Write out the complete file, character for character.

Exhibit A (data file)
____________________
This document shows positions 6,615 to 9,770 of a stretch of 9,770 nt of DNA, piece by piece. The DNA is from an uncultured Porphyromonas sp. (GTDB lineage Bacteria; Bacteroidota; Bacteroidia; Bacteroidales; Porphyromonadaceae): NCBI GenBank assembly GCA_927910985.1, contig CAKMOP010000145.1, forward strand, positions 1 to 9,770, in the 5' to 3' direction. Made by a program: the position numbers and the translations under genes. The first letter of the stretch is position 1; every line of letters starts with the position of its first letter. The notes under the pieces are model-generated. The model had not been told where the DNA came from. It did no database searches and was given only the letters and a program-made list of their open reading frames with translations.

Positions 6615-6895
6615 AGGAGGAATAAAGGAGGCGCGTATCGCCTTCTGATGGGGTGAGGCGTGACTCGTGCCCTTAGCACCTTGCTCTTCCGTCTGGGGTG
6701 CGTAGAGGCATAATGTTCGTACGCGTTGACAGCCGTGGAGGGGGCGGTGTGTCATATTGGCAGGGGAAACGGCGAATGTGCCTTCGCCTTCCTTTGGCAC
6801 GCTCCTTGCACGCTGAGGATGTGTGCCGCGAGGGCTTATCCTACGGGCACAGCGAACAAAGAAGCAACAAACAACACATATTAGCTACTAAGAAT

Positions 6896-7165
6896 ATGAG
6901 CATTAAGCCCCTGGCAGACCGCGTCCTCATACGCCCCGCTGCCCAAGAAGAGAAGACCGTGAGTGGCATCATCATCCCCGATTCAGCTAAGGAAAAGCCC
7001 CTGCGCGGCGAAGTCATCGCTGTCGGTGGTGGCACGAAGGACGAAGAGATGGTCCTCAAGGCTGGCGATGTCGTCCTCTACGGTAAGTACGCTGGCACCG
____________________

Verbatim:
This document shows positions 6,615 to 9,770 of a stretch of 9,770 nt of DNA, piece by piece. The DNA is from an uncultured Porphyromonas sp. (GTDB lineage Bacteria; Bacteroidota; Bacteroidia; Bacteroidales; Porphyromonadaceae): NCBI GenBank assembly GCA_927910985.1, contig CAKMOP010000145.1, forward strand, positions 1 to 9,770, in the 5' to 3' direction. Made by a program: the position numbers and the translations under genes. The first letter of the stretch is position 1; every line of letters starts with the position of its first letter. The notes under the pieces are model-generated. The model had not been told where the DNA came from. It did no database searches and was given only the letters and a program-made list of their open reading frames with translations.

Positions 6615-6895
6615 AGGAGGAATAAAGGAGGCGCGTATCGCCTTCTGATGGGGTGAGGCGTGACTCGTGCCCTTAGCACCTTGCTCTTCCGTCTGGGGTG
6701 CGTAGAGGCATAATGTTCGTACGCGTTGACAGCCGTGGAGGGGGCGGTGTGTCATATTGGCAGGGGAAACGGCGAATGTGCCTTCGCCTTCCTTTGGCAC
6801 GCTCCTTGCACGCTGAGGATGTGTGCCGCGAGGGCTTATCCTACGGGCACAGCGAACAAAGAAGCAACAAACAACACATATTAGCTACTAAGAAT

Positions 6896-7165
6896 ATGAG
6901 CATTAAGCCCCTGGCAGACCGCGTCCTCATACGCCCCGCTGCCCAAGAAGAGAAGACCGTGAGTGGCATCATCATCCCCGATTCAGCTAAGGAAAAGCCC
7001 CTGCGCGGCGAAGTCATCGCTGTCGGTGGTGGCACGAAGGACGAAGAGATGGTCCTCAAGGCTGGCGATGTCGTCCTCTACGGTAAGTACGCTGGCACCG